In this classroom activity, students access sea surface temperature and wind speed data from a NASA site, plot and compare data, draw conclusions about surface current and sea surface temperature, and link their gained understanding to concerns about global climate change.

In this video from the Polaris Project Website, American and Siberian university students participating in the project describe their research on permafrost.

This NASA video discusses the impacts of the sun's energy, Earth's reflectance and greenhouse gases on the Earth System.

This is a video overview of the history of climate science, with the goal of debunking the idea that in the 1970s, climate scientists were predicting global cooling.

This video is from the Energy 101 video series. It explains the process for converting micro-algae into fuel and makes the case that algae-based biofuels hold enormous potential for helping reduce our dependence on imported oil.

This is an animation from the US Environmental Protection Agency's Students Guide to Global Climate Change, one of a series of web pages and videos about the basics of the greenhouse effect.

This video addresses the impact of climate change on several butterfly populations. Warming temperatures lead to shifts in location of populations of butterflies or die-offs of populations unable to adapt to changing conditions or shift to new locations.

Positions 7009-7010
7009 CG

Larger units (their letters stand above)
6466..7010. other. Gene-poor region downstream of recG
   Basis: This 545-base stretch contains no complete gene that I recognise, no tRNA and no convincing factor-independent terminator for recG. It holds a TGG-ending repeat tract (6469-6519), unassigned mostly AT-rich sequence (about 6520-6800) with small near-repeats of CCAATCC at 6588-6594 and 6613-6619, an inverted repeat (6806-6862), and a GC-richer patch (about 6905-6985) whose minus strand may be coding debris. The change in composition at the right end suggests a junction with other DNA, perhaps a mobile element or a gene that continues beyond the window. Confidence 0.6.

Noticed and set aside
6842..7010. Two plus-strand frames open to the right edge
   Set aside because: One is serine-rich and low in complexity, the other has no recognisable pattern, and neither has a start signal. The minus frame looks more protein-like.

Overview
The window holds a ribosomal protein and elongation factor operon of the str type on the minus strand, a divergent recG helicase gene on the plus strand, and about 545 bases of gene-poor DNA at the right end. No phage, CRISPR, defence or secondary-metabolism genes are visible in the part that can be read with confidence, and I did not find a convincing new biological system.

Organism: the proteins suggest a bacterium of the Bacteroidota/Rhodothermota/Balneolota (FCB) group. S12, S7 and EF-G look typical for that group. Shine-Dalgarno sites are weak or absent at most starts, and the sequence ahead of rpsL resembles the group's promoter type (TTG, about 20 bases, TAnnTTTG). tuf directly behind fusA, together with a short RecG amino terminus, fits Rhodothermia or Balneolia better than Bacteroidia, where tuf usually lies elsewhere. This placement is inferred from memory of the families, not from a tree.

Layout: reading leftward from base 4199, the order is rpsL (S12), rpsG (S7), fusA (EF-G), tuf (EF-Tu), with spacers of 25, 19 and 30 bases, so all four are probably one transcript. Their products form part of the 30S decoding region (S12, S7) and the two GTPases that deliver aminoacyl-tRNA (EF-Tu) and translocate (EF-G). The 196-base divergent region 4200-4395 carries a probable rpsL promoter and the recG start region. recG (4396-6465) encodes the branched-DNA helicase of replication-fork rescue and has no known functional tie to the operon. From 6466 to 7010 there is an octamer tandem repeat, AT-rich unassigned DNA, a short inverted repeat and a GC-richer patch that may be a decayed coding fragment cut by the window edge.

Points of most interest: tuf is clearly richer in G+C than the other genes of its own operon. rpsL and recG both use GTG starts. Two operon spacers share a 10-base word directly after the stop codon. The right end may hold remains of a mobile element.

Note: you may need to scroll down the Changing Planet video page to get to this video.

In this activity, students learn about sea ice extent in both polar regions (Arctic and Antarctic). They start out by forming a hypothesis on the variability of sea ice, testing the hypothesis by graphing real data from a recent 3-year period to learn about seasonal variations and over a 25-year period to learn about longer-term trends, and finish with a discussion of their results and predictions.

In this video the Pentagon's focus on climate change is described as a significant factor as the military examines potential risks, strategic responses, and impacts of climate change on future military and humanitarian missions. In 2010, for the first time, the Pentagon focused on climate change as a significant factor in its Quadrennial Defense Review of potential risks and strategic responses. Rear Admiral David Titley, Oceanographer of the Navy, explains why the US military sees clear evidence of climate change and how those changes will affect future military and humanitarian missions.

This video discusses the social and economic impacts (worldwide and in the US) of sea level rise caused by global warming (aired April 1, 2011).
Note: you may need to scroll down the Changing Planet video page to get to this video.

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